U.S. Army demos multidomain, joint-force weapons during live-air exercise
YUMA PROVING GROUND, Ariz. The U.S. Army and Northrop Grumman recently conducted the second phase of what the Army calls its Soldier Checkout Event (SCOE), during which it tested its Integrated Air and Missile Defense (IAMD) Battle Command System (IBCS), during a live-air exercise.
Soldiers from Fort Sill, Oklahoma, used IBCS to direct Army air and missile defense sensors and weapons to conduct multistage, multidomain air defense operations as part of a higher-echelon joint task force with the Marine Corps.
During the SCOE -- held over three weeks earlier in fall 2017 -- IBCS pulled together data from air, ground, and marine sensors to form an integrated air picture. According to officials at Northrop Grumman, IBCS netcentric operations served as valuable counters to electronic attacks by maintaining tracks on objects even when individual sensors could not. IBCS was also able, they say, to correct radar biases and decipher closely spaced objects to enhance the accuracy of the integrated air picture for the benefit of all joint Link-16 (a military tactical data-exchange network) message users. The live-air SCOE tested the sensors using a dozen airborne platforms, including unmanned aircraft systems (UASs), fighter aircraft, attack helicopters, attack aircraft, tanker aircraft, early-warning aircraft, tilt-rotor aircraft, and electronic attack aircraft.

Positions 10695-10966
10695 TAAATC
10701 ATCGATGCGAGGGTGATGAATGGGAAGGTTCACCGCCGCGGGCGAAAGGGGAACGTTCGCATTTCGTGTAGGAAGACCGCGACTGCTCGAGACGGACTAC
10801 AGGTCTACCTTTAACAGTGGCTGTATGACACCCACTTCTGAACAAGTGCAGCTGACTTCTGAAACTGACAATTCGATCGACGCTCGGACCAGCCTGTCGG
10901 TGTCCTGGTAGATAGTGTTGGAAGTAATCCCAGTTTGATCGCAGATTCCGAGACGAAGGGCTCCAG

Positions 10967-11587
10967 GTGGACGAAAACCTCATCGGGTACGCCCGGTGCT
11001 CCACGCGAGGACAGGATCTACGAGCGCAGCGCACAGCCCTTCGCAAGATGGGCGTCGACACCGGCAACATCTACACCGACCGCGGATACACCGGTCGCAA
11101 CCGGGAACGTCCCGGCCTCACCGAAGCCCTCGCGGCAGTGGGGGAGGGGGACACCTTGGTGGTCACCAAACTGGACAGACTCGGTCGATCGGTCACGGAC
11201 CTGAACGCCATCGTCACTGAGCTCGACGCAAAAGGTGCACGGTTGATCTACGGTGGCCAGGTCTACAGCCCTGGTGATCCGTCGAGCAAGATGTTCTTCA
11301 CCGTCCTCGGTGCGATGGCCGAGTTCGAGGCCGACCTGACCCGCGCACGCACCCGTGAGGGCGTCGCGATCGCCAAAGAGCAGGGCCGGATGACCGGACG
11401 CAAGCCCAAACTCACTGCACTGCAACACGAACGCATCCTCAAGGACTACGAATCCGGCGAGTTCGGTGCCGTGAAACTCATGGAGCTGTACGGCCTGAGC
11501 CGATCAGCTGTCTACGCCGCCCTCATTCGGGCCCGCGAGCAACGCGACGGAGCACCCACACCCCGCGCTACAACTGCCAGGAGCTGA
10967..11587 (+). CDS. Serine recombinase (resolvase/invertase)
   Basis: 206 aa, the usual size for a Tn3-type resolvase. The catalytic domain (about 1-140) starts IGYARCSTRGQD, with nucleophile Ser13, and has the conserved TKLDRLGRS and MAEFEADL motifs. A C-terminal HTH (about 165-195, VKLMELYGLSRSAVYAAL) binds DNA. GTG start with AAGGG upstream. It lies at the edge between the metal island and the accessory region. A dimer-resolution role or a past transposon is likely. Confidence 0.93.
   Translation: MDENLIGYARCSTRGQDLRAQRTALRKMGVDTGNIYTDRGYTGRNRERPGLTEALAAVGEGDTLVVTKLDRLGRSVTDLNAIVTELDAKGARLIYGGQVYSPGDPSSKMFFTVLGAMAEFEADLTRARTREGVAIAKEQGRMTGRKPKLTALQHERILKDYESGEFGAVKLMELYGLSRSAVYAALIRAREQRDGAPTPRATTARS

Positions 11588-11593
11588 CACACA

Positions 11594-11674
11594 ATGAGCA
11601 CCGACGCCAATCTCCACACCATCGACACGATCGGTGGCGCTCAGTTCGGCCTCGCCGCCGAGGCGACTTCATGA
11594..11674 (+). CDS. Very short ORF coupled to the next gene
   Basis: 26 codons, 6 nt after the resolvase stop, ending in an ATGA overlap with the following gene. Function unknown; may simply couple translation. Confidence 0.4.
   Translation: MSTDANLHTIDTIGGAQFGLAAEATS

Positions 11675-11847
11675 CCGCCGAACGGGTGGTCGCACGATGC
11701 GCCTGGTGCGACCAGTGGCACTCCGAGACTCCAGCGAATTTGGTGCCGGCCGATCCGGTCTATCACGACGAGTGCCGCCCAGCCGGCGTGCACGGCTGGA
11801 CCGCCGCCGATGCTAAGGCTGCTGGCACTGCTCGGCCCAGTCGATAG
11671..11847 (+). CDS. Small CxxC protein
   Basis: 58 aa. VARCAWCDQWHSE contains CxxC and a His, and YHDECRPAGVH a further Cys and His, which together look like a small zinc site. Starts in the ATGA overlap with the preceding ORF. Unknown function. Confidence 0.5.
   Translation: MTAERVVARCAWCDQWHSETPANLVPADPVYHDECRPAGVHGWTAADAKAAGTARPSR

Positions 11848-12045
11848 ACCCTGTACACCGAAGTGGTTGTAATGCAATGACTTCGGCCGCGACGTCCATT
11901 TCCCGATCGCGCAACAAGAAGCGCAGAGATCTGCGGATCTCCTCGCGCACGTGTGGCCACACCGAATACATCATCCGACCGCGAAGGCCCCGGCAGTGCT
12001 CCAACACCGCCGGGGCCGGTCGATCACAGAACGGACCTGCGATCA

Dan Verwiel, vice president and general manager, missile defense and protective systems, Northrop Grumman, said of the SCOE: “The preliminary analysis indicates all test objectives were accomplished. In an operational environment that included electronic attack, we showed the value of IBCS to resolve ambiguity in the air picture and deliver more accurate target tracking data to support joint integrated air and missile defense.”